Price expectations stay the same in EIA’s short-term outlook
Heating cost across the United States are likely to be lower this winter than they have been for the last two years, according to the Energy Information Administration’s (EIA) Short-Term Energy Outlook (STEO) for October. The average U.S. household expenditures for natural gas, heating oil and propane from October 1 to March 31 will be 10%, 25% and 18% lower, respectively, than last winter due to lower fuel prices and lower heating demand. Residential electricity prices are expected to be just 3% lower than last year.
While the EIA anticipates that demand will be down for heating fuels this winter, the agency’s forecast price for both Brent and WTI remained unchanged from September’s STEO, with the energy agency expecting European benchmark Brent to average $54/bbl in 2015 and $59/bbl in 2016, while U.S. benchmark WTI is expected to average $50/bbl for 2015 and $54/bbl for 2016.
U.S. regular gasoline monthly retail prices averaged $2.37/gallon in September, a decrease of $0.27/gal from August and $1.04/gal lower than in September 2014. The EIA expects monthly gasoline prices to decline to an average of $2.03/gal in December 2015, and average $2.38/gal in 2016.
Total U.S. crude oil production declined by 120 MBOPD in September compared to August, according to the EIA’s data. The agency expects U.S. crude oil production to average 9.2 MMBOPD for 2015. Production is forecast to decrease through mid-2016, averaging 8.9 MMBOPD for 2016.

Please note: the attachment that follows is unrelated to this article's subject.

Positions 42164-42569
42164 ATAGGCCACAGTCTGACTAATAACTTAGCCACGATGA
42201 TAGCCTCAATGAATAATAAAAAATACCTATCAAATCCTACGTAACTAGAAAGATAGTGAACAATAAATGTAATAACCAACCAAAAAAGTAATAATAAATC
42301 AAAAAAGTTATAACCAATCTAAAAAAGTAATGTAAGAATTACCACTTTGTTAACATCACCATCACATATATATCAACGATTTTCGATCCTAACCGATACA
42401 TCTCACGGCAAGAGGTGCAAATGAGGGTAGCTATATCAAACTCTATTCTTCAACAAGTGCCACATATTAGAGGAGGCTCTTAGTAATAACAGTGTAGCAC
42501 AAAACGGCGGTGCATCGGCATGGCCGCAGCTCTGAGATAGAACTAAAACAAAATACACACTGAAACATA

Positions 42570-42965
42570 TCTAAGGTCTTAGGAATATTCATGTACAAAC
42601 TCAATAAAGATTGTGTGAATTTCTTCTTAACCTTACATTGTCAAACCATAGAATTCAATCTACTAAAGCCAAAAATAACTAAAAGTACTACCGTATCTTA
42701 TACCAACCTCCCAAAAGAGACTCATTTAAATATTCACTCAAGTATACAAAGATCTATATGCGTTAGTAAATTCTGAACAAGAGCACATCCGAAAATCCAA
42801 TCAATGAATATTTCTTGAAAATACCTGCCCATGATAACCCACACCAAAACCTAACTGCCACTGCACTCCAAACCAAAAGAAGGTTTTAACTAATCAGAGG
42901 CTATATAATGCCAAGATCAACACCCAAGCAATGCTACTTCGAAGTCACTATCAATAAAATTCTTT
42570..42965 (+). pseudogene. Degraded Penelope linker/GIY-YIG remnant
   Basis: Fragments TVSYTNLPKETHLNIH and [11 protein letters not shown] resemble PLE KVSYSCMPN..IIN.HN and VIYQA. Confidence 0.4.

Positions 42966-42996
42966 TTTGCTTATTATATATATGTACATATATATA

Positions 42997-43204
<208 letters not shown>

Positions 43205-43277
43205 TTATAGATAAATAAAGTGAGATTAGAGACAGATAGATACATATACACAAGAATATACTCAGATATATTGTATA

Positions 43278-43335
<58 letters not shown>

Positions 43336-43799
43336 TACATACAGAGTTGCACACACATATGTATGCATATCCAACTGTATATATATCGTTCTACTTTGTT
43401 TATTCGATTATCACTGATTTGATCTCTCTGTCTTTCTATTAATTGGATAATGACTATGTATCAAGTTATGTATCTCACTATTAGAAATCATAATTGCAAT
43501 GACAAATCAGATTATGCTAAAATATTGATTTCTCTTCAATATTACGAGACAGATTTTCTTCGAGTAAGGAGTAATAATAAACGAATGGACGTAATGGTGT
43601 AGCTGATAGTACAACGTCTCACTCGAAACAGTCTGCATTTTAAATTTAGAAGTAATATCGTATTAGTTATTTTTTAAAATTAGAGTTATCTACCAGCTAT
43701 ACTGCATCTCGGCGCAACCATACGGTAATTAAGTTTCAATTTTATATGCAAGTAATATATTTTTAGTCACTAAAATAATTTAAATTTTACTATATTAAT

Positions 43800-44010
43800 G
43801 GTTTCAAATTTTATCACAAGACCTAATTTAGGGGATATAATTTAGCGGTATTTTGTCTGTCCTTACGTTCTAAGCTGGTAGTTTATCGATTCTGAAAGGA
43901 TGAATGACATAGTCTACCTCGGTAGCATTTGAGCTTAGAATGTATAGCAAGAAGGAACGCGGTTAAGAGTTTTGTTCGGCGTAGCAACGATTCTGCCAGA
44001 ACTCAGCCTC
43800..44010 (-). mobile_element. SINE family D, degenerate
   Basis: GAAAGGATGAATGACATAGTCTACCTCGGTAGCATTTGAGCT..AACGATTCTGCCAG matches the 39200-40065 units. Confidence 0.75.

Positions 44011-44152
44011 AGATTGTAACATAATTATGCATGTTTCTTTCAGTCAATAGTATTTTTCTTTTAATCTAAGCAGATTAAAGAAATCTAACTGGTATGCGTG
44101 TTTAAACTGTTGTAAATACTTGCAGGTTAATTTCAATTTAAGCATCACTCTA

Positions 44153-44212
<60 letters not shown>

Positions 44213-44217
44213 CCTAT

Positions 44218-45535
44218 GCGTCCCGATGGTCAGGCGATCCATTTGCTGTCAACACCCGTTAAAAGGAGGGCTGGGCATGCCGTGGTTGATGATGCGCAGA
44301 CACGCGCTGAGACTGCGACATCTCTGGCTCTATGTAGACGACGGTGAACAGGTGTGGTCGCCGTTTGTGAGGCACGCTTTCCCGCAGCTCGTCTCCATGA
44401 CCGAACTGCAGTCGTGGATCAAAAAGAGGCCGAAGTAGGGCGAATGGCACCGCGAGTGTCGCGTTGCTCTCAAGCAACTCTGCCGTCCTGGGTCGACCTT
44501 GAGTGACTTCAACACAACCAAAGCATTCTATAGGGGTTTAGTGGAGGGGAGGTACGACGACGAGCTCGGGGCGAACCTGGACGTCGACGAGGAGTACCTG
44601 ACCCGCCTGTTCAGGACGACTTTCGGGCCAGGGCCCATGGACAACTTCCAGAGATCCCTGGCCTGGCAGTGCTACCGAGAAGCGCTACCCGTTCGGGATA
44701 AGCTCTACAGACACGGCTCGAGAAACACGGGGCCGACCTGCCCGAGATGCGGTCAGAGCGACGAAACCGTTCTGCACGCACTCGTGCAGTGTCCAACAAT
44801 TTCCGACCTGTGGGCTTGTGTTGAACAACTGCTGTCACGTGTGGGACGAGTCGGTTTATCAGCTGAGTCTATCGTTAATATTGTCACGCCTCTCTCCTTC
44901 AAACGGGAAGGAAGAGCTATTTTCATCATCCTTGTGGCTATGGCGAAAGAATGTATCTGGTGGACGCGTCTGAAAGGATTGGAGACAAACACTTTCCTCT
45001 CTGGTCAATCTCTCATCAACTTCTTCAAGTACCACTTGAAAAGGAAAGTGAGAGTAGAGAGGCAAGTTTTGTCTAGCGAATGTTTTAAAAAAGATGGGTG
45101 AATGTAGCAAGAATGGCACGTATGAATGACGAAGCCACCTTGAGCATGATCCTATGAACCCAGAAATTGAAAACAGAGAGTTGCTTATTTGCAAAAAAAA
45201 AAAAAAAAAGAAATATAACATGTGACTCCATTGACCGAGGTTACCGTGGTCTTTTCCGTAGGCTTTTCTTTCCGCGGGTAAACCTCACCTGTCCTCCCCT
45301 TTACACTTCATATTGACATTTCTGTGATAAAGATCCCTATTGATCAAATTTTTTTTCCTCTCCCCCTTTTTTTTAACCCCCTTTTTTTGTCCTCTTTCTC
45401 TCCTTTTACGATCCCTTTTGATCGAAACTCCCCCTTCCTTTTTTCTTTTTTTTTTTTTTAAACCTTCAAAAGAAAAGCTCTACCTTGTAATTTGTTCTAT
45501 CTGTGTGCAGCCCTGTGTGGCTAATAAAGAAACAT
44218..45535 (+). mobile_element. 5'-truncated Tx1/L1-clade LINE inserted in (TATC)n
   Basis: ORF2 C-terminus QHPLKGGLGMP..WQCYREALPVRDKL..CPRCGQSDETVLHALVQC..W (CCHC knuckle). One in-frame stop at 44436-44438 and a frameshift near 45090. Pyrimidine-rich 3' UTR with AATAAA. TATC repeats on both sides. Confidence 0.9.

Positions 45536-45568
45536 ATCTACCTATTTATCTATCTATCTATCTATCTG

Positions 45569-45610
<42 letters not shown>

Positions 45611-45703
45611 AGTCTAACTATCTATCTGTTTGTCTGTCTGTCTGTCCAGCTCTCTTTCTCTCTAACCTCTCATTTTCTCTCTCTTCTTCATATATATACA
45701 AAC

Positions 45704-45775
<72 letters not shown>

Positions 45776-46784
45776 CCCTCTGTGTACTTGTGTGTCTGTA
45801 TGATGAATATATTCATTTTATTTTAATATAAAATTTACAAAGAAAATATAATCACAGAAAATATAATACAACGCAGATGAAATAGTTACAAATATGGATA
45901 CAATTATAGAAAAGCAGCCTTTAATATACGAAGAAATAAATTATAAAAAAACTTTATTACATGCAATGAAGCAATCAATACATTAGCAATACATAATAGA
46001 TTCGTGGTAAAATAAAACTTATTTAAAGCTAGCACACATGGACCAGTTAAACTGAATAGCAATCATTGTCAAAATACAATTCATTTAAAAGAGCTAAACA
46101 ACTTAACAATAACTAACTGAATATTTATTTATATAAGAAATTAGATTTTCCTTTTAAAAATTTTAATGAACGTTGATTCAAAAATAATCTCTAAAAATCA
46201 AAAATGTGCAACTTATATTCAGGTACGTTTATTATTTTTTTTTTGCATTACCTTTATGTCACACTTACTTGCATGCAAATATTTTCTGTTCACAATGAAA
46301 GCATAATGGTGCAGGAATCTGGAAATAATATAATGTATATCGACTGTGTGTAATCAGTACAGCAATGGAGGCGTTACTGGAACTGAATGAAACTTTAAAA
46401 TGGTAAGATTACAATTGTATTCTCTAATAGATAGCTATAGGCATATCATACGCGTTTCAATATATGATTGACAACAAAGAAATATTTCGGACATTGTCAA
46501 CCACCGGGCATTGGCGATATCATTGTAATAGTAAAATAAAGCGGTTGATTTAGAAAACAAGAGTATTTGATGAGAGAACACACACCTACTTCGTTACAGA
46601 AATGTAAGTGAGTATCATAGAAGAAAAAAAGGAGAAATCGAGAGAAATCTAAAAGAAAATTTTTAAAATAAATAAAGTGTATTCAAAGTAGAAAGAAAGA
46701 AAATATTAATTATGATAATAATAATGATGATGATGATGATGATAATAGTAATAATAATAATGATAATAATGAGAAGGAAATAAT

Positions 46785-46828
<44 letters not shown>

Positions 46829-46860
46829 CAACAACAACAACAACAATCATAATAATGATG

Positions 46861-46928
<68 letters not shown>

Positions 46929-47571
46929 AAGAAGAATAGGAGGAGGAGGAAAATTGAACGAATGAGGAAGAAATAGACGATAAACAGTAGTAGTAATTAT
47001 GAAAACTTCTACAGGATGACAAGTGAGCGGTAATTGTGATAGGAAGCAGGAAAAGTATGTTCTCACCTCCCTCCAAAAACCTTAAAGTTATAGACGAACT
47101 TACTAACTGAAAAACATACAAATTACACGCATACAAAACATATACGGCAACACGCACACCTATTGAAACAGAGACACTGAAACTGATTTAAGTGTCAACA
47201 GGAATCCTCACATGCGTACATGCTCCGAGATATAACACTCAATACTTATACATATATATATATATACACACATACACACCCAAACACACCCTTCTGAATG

Heating costs down, even if weather turns colder
Weather forecasters expect winter temperatures east of the Rocky Mountains to be warmer than last winter, with projected heating degree days in the Northeast, Midwest, and South respectively about 13%, 11%, and 8% lower, according to the EIA; in the West, this winter is expected to be 12% colder than last winter. The EIA predicts that even if temperatures are 10% colder than currently forecast by the National Oceanic and Atmospheric Administration (NOAA), the cost for heating fuels will still be 16%, 4%, and 3% lower for heating oil, natural gas and propane, respectively, while electricity will remain unchanged from last year’s price.
Based on the EIA’s Winter Fuels Outlook, average household expenditures for homes heating primarily with natural gas will total $578 this winter; homes primarily using propane are expected to spend $1,437, while those using heating oil and electric hear are expected to spend $1,392 and $930, respectively.
Contributing to the lower cost of natural gas, inventories in working storage were 15% above year-ago levels as of September 25. The EIA expects natural gas production to average 75.2 Bcf/d, 2% higher than last year, with a projected Henry Hub spot price this winter averaging $2.92/MMBtu, compared to $3.35/MMBtu last winter.
Localized spikes in prices could still occur in the Northeast, according to the EIA. New England is still especially susceptible to high prices due to transportation constraints.
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